After fighting tooth and nail to enforce South Africa’s international isolation from the cricketing world, the African National Congress went out of its way to support the immediate re-entry into international cricket for an all-white side – accompanied by two black “non-playing,” “development” cricketers – in India in 1991. Desai details how Nelson Mandela himself, famous for his willingness to don the infamous Springbok jersey three years later, actively supported this venture. Ironically, Madiba adopted the position of the colonial cricket establishment when he described as “extremists” those who maintained that there could be no normal sport in an abnormal society, stating instead that “sport is sport, and quite different from politics.”

None of this, as we know, is inconsistent with the ANC’s post-1994 politics or its centralizing, controlling behind-the-scenes-maneuvering culture. That culture has long destroyed parts of the anti-Apartheid movement that agitated for a more radical transformation of society. Nevertheless, the clarity of Desai’s revelations rankle for those of us who retain some belief in the idea that the ANC was ever a genuine advocate for the obliteration of white supremacy, poverty and inequality.

In cricket, the contingent calling for radical change were the black clubs and activists (represented by the South African Cricket Board and South African Council of Sport) who called for policies to redistribute resources following Apartheid’s deliberate destruction of black cricket. Desai makes a convincing argument that the top-down approach of Dr Bacher’s administration – beginning with the reintegration of a white team into international cricket and aiming to trickle down benefits to the grassroots – and supported by the likes of Steve Tshwete, Sam Ramsamy and Nelson Mandela, has profoundly stunted exposure and opportunity within the cricket microcosm. Furthermore, this approach dismantled the structures that advocated politically for substantive change in the form of the politics of reparation and redistribution, favoring instead the politics of representation, or, in Bacher’s words the need for more “black faces.” Desai observes “at a general level depoliticisation was thus the handmaiden of demobilisation. Change was defined as a set of technical issues and targets to be met.”

Given this approach, it is unsurprising, that the present crop of black South African cricketers hail primarily from well-resourced private schools and formerly exclusively white public schools, as Desai notes. Their backgrounds, rather than proving the success of transformation strategies, often highlight the complete failure of a truly developmental cricket program in South Africa – a program able to produce competitive teams in poorer black areas such as the rural Eastern Cape where the game remains extremely popular.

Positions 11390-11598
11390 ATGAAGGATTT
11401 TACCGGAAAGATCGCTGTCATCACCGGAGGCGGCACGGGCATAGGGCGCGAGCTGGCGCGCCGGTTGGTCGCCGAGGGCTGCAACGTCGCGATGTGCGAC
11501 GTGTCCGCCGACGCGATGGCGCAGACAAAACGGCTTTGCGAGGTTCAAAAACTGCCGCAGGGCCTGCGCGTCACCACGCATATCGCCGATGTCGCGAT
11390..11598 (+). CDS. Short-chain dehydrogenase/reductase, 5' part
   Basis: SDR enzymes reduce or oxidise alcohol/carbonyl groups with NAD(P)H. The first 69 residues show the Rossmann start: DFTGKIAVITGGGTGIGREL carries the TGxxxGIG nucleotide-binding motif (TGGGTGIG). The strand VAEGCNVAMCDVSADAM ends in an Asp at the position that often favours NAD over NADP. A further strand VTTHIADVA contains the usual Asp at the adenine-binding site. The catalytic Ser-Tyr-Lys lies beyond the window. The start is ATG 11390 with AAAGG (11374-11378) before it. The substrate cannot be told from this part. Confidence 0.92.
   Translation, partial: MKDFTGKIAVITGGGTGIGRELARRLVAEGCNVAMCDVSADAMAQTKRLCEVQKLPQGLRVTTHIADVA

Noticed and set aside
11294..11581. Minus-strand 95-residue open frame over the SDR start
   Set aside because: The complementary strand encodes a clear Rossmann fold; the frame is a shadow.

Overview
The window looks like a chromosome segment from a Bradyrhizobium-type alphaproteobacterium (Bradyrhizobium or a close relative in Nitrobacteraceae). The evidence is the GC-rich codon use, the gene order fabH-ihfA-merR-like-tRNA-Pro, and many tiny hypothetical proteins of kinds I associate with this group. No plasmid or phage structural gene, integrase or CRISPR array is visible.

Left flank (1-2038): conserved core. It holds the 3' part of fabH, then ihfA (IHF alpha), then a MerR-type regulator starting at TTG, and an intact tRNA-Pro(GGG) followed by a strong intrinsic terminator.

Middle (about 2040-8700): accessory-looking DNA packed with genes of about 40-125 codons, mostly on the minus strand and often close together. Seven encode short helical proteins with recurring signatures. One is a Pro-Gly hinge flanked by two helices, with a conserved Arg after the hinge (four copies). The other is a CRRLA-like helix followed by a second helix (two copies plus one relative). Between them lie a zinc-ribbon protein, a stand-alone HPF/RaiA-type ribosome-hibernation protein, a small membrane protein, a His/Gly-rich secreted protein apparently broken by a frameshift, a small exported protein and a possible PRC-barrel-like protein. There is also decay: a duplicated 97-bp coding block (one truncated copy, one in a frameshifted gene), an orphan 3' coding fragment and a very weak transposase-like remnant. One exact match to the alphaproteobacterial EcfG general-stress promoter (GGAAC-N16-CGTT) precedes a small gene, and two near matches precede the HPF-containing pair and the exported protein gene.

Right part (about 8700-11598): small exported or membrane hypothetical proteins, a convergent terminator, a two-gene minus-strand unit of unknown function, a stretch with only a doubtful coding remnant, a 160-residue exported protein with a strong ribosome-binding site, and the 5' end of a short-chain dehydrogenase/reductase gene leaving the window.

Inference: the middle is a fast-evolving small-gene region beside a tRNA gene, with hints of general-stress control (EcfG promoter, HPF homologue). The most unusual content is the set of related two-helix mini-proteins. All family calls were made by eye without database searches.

Desai also highlights the blatant racism of white cricketers participating in rebel tours and the continued self-seeking racism of white South African cricket coaches and players in the post-Apartheid period. From Brian McMillan’s instructions to bowl an Indian batsman a “coolie-creeper,” to Craig Matthews’s description of Paul Adams’ bowling action deriving from him “stealing hub caps off moving cars,” to Bob Woolmer and Mickey Arthur’s insistence on picking players only for “cricketing reasons,” Desai illustrates how so-called non-racialism disguises direct individual and systemic racism that has been at the core of post-Apartheid South African cricket. Even players that perhaps cut more sympathetic figures, like Alan Donald, participated in rebel tours during the boycotts.

Sports journalism and the padding of history

Astonishingly, through a deliberate retelling of history by the white cricketing establishment, and a smooth transition from white players participating in rebel tours into media pundits, commentators and journalists, Desai describes how this history – and even this present – has been deleted.

We have written before on this blog about the racism in contemporary South African cricket journalism, but Desai’s book reveals that such incidents are merely a continuation of a long-term and elaborate journalistic project to soften the writer’s own complicity with Apartheid. Iconic white players who are memorialized in South African cricketing folklore, such as Barry Richards and Graeme Pollock, willingly participated in rebel tours with enough political consciousness to threaten to boycott games if they were not paid equally to touring teams, yet they somehow lacked the conscience to consider the inequality of Apartheid South Africa and the total absence of black players on their teams.

Desai reveals too that many household favorites over the last two decades of cricket on television and radio were in fact players on rebel tours who either actively supported Apartheid or were willing to play in support of it for their own financial benefit. Hidden in the public eye are the likes of Mike Haysman, Geoff Boycott, Robin Jackman, Kepler Wessels and Colin Bryden. Their justifications for their actions are not even requested by the South African public who accept on good faith their friendly faces, cricket expertise and detailed knowledge of South African cricket. It is no wonder that when they draw on history these voices choose to regret the tragedy of players like Richards and Pollock not being able to play test cricket rather than reminiscing about the total obliteration of black cricket and the erasure of players such as Baboo Ebrahim, Suleman Dik Abed, Krom Hendricks and Basil D’Oliveira.